How These Companies Have Made Four-Day Workweeks Feasible


Stephanie Vozza

June 18, 2015

Three-day weekends feel like a treat when holidays fall on a Friday, but employees at several companies regularly say “TGIT” because four-day workweeks are their norm.

According to a study by the Society for Human Resource Management, 43% of companies offer four-day workweeks to some employees, and 10% make it available to all or most employees. The reason? It positively impacts the bottomline.

“Since we implemented flexible workweeks in 2008, all the metrics a CEO cares about have gone in the right direction,” says Delta Emerson, president of global shared services for the tax services firm Ryan. The company turnover rate dropped from 30% to 11%, revenue and profits almost doubled, client satisfaction scores reached an all-time high, and the firm has received multiple “best place to work” awards.

Global audit, tax, and advisory firm KPMG has also seen big results from short weeks: “We look at flexibility as strategic business tool,” says Barbara Wankoff, director of workplace solutions. “This isn’t an accommodation or something out of the norm. This is a method that allows us to accomplish our business goals and become more successful.”

While the benefits outweigh the issues, compressed workweeks can bring challenges. Here are six things leaders say have to happen to make it work:

1. Invest In Planning

A little extra effort and planning goes a long way when you offer employees untraditional hours, says Wankoff. Workflow and communication schedules need to be worked out with managers ahead of time.

“It comes down to the individual and their leader,” she says. “Thought has to be put into things like scheduling meetings and planning where key deadline and milestones are going to fall. Because we’re a flexible culture with a virtual workforce all over the globe, we’re used to engagement that requires off hours.”

2. Overlap Schedules

Project management software provider Basecamp gives employees who have been at the company for at least a year the option to work a four-day workweek from May through October.

When you have less time, you tend to compress stuff out that doesn’t matter.

“In general, the same amount of stuff gets done in four days than in five, mostly because when you have less time, you tend to compress stuff out that doesn’t matter,” says Basecamp CEO Jason Fried. “We don’t feel like we’re losing a lot of output; maybe 5%.”

The key to making it work is to look at the big picture and stagger schedules, says Fried. Basecamp has 24/7 customer service, and crews overlap their hours to cover all time zones. Other employees take days off as a team. “Most take Fridays and some take Mondays,” says Fried. “There are always people available. We don’t shut down completely the same day each week.”

3. Set Rules

Technology startup SchooLinks implemented a four-day workweek in late 2014 in order to relieve workplace stress. “In a startup team of hackers, everyone works until we nail down a feature,” says Katie Fang, founder and CEO. “That requires us to work long hours and to be very concentrated. After four days of long work, it’s nice to have a longer weekend and not think about code.”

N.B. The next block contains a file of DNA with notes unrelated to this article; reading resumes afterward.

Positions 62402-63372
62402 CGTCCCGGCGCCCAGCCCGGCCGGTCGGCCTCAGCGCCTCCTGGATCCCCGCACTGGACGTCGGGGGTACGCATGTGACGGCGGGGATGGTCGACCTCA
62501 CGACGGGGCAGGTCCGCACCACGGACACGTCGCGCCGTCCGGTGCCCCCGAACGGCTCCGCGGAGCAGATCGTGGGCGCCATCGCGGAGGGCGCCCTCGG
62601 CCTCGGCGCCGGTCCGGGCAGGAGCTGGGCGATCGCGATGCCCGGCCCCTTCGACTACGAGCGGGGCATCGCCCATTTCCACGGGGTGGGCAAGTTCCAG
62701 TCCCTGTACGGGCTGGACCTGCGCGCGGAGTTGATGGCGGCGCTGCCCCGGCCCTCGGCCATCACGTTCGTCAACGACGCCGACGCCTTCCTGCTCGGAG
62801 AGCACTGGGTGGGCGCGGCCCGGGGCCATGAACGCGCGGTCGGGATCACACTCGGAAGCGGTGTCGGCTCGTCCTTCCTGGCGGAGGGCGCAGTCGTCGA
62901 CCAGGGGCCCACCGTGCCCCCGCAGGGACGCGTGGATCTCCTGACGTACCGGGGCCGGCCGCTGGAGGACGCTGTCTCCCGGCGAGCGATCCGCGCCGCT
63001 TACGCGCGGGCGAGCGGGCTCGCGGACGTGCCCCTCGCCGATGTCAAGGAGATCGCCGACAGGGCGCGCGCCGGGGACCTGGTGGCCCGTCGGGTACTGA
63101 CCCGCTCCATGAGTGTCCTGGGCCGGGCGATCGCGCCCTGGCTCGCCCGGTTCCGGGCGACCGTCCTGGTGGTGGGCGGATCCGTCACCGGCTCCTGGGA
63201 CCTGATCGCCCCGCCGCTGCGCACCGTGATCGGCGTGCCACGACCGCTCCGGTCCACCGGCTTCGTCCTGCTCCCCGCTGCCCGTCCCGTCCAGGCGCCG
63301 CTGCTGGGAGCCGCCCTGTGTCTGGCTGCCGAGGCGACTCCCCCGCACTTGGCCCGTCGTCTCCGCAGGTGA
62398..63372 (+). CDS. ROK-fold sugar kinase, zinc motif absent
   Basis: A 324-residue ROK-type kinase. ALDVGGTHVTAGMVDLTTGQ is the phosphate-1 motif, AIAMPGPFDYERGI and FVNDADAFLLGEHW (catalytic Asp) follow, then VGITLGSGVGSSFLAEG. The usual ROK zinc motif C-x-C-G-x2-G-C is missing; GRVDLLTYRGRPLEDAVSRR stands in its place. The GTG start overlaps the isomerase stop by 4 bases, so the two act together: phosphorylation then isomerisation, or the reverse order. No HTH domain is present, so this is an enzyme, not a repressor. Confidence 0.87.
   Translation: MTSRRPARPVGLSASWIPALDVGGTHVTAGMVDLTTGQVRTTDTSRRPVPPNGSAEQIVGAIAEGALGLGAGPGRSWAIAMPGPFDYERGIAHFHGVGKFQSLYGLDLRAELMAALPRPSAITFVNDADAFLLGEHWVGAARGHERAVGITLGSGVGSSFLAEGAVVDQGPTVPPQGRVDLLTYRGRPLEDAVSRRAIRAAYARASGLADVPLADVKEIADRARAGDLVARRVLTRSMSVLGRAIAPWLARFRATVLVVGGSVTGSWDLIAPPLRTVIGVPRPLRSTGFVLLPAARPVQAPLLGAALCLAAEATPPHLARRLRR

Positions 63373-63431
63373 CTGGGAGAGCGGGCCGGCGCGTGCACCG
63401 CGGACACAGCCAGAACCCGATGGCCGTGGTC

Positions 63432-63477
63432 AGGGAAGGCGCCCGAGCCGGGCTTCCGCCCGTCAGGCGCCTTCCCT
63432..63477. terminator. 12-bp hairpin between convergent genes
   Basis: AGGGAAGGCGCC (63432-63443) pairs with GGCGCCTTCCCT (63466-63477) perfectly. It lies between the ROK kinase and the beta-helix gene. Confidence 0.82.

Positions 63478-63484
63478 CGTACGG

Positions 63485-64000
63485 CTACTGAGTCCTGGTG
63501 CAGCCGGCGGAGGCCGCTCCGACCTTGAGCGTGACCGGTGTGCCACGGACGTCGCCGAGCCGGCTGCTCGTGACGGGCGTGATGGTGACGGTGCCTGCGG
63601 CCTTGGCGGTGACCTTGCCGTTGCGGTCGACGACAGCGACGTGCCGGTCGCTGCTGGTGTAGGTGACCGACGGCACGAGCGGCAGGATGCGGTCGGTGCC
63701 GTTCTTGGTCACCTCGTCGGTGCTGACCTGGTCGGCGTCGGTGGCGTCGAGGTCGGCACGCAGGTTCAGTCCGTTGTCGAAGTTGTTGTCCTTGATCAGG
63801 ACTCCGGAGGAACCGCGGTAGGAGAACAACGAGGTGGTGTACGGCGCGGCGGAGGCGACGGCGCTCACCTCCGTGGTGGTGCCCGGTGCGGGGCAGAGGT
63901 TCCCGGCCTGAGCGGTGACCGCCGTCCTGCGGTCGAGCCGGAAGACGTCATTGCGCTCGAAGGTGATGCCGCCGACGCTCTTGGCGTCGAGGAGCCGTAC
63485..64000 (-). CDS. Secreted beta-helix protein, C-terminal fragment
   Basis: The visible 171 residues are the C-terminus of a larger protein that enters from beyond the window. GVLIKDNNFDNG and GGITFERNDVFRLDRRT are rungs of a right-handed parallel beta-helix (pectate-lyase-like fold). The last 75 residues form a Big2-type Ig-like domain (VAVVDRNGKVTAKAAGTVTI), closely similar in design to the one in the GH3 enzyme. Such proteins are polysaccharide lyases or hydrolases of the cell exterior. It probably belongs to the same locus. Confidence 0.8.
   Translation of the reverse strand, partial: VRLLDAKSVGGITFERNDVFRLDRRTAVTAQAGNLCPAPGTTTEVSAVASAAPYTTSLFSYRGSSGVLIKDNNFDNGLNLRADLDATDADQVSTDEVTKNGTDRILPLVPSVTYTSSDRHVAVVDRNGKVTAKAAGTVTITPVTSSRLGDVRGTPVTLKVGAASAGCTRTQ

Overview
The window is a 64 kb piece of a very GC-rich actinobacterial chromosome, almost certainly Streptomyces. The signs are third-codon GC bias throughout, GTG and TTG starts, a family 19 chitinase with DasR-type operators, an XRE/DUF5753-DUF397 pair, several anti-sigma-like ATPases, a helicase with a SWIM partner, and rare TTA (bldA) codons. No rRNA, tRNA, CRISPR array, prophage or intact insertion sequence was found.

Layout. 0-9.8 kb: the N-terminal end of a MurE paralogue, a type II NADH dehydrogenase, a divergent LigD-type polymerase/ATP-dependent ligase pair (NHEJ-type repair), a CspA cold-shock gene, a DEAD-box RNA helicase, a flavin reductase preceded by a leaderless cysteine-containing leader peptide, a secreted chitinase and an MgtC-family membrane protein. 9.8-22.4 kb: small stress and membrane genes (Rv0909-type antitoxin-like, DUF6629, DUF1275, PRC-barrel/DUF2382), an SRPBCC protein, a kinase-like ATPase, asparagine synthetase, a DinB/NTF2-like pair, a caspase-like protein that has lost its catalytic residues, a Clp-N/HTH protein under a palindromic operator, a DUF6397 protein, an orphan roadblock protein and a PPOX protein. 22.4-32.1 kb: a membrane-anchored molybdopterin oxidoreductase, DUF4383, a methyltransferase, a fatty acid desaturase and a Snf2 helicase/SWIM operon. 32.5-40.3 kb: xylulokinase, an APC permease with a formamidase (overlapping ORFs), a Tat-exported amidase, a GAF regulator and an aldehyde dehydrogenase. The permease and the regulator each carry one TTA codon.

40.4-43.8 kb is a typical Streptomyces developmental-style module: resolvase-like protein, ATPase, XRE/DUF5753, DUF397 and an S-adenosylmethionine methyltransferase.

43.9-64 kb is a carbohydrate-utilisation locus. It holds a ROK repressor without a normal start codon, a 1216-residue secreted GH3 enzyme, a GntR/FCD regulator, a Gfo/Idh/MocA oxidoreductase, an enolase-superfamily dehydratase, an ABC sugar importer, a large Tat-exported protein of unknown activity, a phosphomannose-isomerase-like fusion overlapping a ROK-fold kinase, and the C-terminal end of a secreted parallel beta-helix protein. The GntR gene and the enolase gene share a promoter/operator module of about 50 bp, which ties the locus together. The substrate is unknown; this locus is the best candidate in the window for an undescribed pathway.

Fang says SchooLinks uses agile methodology, and that the requirement to take three days off is to finish your tasks that might block others. The result is worth it: “Our employees come back to work refreshed and ready to concentrate. In a startup environment, it’s tempting to scale the company faster. Four-day workweeks allow us to provide some sense of balance.”

4. Address Role Reality Upfront

Some positions, such as receptionist or mail sorter, aren’t conducive to a four-day workweek. “You can’t greet clients from your home,” says Emerson, who adds that it’s important to address problems that might come up with employees who have to work traditional hours.

We don’t feel like we’re losing a lot of output; maybe 5%.

“It can be hard for them to see others coming and going and having long weekends when they cannot,” she says. “This is where being proactive and discussing role reality helps. Address how the office operates and how their role is important so you don’t find some people upset with the freedom others have.”

5. Ask For Flexibility

Wankoff says within flexible working arrangements, sometimes exceptions need to be made.

“While we honor schedules most of the time, our staff is professional and understands that it can be their responsibility to be part of a conversation,” she says. “Sometimes we ask if they can shift their days one week if needed. It’s not done on a regular basis, just when we need to accommodate deadlines that cannot be changed. We look at it as flexibility as a two-way street.”

6. Start Small

Before you implement four-day workweeks, Fried suggests testing the idea. “Start by offering the first Friday of every month off, and expand the program to more weeks each month,” he suggests. “You’ll realize pretty quickly if you’re losing productivity, but you’ll probably find it didn’t really change anything.”

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This article was written by Stephanie Vozza from Fast Company and was legally licensed through the NewsCred publisher network.

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